Nearby places of interest: Chinatown, Foster Botanical Garden, Duke Paoa Kahanamoku Statue, Waikiki Aquarium, Honolulu Zoo, Pearl Harbor
More information: Waikiki Beach | Hawaii Tourism Authority

2. Hanauma Bay Nature Preserve

Hanauma Bay

Known as: Oahu’s most popular snorkeling spot

Hanauma Bay is in a bay formed by a volcanic crater with a broken sea wall. It is both a Nature Preserve and a Marine Life Conservation District.

There are over 400 different species of fish known to inhabit the bay, as well as the Hawaiian Green Sea Turtle, making this site a top tourist site for diving and snorkeling.

In fact, we’ve best snorkeling sites in the country.

Though snorkeling and diving are the main things to do here, the small, lovely gold-sand beach is also popular for sunbathing and wading.

Essential Information
Location: 100 Hanauma Bay Road, Honolulu, HI 96825
Activities: Snorkeling, scuba diving, sunbathing, swimming, hiking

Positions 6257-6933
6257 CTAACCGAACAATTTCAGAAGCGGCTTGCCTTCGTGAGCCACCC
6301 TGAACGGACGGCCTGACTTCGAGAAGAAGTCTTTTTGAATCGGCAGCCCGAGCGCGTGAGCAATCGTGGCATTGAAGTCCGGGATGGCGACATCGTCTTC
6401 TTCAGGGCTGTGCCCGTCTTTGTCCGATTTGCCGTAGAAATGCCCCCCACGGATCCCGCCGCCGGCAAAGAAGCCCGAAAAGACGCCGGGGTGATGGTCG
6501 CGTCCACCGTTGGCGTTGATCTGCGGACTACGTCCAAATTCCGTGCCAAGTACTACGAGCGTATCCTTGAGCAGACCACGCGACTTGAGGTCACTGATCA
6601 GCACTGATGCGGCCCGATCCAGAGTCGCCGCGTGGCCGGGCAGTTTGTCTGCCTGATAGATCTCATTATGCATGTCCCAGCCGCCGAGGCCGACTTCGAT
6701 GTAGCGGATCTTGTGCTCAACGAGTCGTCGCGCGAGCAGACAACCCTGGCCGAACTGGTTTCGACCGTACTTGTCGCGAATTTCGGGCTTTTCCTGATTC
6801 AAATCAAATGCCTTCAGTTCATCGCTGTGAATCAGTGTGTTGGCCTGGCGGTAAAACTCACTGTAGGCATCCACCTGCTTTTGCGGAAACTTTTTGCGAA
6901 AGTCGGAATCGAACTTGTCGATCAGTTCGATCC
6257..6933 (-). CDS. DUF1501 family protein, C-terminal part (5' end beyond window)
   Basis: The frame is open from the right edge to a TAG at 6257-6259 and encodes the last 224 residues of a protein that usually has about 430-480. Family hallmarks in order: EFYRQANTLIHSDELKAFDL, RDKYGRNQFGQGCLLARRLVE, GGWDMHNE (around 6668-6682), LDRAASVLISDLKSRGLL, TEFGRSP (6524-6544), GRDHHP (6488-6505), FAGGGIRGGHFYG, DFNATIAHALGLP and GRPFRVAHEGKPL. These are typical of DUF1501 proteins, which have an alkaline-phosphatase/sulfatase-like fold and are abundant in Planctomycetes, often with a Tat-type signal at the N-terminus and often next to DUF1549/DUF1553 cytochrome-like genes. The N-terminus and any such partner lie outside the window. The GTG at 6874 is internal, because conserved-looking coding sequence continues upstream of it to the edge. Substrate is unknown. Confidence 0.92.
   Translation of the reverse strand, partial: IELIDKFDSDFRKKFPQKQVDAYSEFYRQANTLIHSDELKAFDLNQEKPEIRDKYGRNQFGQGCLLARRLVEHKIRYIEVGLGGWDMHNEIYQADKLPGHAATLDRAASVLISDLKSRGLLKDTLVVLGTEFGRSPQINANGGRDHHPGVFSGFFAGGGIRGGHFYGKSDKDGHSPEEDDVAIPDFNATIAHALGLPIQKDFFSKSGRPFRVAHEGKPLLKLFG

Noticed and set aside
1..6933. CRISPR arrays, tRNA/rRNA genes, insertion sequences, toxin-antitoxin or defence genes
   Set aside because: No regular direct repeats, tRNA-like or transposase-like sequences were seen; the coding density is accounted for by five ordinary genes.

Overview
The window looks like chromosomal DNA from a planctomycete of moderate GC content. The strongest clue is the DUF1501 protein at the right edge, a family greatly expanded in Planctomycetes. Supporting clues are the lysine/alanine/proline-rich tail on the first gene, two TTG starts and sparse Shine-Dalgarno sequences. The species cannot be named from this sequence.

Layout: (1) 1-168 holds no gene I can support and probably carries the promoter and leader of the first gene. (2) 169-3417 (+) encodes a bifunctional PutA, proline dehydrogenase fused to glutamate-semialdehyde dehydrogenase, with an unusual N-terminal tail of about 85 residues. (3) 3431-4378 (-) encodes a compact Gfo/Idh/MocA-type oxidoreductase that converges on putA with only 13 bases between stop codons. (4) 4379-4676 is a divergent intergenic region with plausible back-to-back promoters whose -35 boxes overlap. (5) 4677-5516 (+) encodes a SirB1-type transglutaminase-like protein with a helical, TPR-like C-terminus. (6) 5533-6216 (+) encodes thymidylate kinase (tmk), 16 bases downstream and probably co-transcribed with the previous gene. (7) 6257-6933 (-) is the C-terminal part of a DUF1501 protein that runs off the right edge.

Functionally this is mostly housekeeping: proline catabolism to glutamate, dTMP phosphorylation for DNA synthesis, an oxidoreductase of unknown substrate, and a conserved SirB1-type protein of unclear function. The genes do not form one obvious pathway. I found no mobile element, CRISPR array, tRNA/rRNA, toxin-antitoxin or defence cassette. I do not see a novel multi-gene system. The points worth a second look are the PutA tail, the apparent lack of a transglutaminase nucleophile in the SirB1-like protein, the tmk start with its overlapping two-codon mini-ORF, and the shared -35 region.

Where to stay: Resorts, hotels, cottages
Nearby places of interest: Koko Crater Railway Trailhead, Hanauma Bay Trail, Spitting Cave, China Walls
More information:

North Shore Beaches

Hawaii is where surfing began, and if surfing were a religion, Oahu’s North Shore is the surfers’ Mecca.

From late November to January, the Pacific produces perfect, powerful waves toward the North Shore in Oahu, a stretch of sandy beaches from Haleiwa Beach Park all the way to Sunset Beach containing more than 30 surf spots.

It’s no wonder that surfers around the world call Oahu’s North Shore the seven-mile miracle.

3. Mālaekahana State Park

Photo Credit: Forest & Kim Starr

Known as: One of the most pristine beaches in Oahu

Mālaekahana Beach features a mile-long white-sand beach, which is perfect for a long beach stroll, sunbathing, beach sports, and of course, a jumping-off point for surfers.